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Henry Wadsworth Longfellow, ed. Poems of Places: An Anthology in 31 Volumes.
Asia: Vols. XXI–XXIII. 1876–79.

Syria: Gilboa

Lamentation of David over Saul and Jonathan

By George Sandys (1577–1644)

THY beauty, Israel, is fled,

Sunk to the dead;

How are the valiant fallen! the slain

Thy mountains stain.

O, let it not in Gath be known,

Nor in the streets of Ashkelon.

Lest that sad story should excite

Their dire delight!

Lest in the torrent of our woe

Their pleasure flow;

Lest their triumphant daughters ring

Their cymbals, and their pæans sing.

Yon hills of Gilboa, never may

You offerings pay;

No morning dew, nor fruitful showers,

Clothe you with flowers:

Saul and his arms there made a spoil,

As if untouched with sacred oil.

The bow of noble Jonathan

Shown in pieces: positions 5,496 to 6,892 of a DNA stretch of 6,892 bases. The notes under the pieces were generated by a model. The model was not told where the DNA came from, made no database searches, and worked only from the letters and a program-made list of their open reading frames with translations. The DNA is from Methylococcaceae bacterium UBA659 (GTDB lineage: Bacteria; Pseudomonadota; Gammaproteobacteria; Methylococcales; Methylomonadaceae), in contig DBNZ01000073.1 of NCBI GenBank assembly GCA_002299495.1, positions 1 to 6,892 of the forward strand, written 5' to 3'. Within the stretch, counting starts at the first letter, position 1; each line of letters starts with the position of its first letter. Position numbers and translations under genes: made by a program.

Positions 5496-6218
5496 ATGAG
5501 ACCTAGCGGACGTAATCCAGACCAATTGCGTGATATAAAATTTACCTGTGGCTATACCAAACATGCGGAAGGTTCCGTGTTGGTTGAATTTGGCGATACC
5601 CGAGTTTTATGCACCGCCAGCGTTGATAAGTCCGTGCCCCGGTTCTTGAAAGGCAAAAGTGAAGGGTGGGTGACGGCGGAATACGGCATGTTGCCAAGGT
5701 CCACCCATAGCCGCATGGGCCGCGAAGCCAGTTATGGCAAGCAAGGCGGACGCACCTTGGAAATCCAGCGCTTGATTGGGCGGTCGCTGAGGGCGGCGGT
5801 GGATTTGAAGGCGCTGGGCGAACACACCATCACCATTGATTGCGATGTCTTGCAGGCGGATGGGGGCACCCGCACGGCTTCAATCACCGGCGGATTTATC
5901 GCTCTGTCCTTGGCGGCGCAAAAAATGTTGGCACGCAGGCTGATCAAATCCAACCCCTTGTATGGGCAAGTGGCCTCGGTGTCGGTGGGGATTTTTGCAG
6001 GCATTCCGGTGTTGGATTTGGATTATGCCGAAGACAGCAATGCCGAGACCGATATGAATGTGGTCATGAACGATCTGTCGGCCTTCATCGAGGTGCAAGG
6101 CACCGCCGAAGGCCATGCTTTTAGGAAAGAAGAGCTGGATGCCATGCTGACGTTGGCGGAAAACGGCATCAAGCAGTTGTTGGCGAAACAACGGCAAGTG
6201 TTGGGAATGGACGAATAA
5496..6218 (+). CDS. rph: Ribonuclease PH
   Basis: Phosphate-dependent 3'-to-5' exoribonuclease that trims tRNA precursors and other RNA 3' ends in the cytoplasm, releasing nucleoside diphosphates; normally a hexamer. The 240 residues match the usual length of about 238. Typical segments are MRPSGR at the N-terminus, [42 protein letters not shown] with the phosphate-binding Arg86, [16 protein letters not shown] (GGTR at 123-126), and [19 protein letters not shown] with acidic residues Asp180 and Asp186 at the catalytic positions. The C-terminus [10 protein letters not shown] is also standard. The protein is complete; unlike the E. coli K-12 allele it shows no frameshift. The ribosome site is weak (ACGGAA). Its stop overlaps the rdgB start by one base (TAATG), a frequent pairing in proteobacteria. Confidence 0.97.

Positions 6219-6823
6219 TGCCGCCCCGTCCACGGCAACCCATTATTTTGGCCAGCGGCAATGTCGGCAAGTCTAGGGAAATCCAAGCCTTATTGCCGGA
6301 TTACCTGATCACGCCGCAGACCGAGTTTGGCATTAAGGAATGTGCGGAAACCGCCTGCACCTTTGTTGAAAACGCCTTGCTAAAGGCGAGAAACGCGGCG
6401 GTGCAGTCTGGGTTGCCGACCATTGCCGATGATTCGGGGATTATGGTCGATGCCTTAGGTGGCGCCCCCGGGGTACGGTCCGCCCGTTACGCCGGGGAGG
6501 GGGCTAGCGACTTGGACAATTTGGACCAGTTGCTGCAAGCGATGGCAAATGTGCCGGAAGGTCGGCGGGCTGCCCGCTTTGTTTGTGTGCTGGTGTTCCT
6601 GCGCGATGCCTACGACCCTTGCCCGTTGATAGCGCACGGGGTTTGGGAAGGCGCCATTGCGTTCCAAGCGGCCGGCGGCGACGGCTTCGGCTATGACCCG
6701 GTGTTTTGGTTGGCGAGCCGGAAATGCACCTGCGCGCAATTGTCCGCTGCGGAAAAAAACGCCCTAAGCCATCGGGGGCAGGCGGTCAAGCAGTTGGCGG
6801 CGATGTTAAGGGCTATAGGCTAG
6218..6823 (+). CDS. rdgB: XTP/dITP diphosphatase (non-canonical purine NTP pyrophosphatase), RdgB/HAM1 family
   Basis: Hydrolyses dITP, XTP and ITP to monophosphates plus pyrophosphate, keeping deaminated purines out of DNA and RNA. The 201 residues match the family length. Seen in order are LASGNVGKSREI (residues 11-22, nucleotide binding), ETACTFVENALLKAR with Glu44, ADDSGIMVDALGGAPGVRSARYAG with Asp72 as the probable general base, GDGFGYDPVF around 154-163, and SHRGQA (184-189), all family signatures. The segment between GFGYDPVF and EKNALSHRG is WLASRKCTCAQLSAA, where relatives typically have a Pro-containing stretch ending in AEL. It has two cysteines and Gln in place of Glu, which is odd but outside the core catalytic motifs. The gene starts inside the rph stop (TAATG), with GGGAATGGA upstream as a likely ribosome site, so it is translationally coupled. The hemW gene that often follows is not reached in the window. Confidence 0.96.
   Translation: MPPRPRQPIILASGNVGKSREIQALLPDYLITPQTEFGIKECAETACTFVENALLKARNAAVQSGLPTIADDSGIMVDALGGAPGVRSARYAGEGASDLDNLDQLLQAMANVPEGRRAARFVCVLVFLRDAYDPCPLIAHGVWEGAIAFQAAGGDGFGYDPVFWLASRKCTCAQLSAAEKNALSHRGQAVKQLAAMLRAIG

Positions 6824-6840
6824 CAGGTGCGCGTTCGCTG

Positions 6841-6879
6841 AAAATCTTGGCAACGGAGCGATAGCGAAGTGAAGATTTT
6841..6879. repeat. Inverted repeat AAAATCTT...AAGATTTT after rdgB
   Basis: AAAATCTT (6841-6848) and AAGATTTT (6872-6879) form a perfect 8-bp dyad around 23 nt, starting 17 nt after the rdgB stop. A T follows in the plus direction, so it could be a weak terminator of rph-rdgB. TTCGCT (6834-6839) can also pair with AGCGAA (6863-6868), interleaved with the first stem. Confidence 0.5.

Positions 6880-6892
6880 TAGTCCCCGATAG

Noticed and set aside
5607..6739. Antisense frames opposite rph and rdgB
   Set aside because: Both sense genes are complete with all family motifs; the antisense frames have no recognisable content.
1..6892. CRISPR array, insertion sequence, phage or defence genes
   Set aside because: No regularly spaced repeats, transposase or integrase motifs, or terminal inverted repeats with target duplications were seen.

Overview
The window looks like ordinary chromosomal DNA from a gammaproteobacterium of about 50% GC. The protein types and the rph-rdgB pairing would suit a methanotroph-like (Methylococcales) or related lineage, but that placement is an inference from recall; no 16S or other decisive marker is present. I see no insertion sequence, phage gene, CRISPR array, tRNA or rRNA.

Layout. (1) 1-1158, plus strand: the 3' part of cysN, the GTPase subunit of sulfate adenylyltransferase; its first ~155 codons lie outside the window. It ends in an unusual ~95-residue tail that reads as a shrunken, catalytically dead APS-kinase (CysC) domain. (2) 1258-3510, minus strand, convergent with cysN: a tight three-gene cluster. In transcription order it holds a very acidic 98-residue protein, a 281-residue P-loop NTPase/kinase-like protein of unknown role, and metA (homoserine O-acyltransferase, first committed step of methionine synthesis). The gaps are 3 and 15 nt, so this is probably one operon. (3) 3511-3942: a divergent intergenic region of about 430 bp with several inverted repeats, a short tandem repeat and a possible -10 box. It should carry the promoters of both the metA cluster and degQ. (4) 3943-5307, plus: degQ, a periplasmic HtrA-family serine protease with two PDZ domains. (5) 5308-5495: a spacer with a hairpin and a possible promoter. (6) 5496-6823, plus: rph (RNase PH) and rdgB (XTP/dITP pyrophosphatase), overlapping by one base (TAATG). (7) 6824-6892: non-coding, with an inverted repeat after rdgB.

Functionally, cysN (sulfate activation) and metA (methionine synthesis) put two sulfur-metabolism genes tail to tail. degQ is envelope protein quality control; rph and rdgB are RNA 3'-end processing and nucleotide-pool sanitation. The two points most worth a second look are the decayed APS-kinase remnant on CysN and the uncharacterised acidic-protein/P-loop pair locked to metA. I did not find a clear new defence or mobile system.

Great battles won;

His arrows on the mighty fed,

With slaughter red.

Saul never raised his arm in vain,

His sword still glutted with the slain.

How lovely! O, how pleasant! when

They lived with men!

Than eagles swifter, stronger far

Than lions are;

Whom love in life so strongly tied,

The stroke of death could not divide.

Sad Israel’s daughters, weep for Saul;

Lament his fall,

Who fed you with the earth’s increase,

And crowned with peace;

With robes of Tyrian purple decked,

And gems which sparkling light reflect.

How are thy worthies by the sword

Of war devoured!

O Jonathan! the better part

Of my torn heart!

The savage rocks have drunk thy blood:

My brother! O, how kind! how good!

Thy love was great; O, never more

To man man bore!

No woman when most passionate

Loved at that rate!

How are the mighty fallen in fight!

They and their glory, set in night!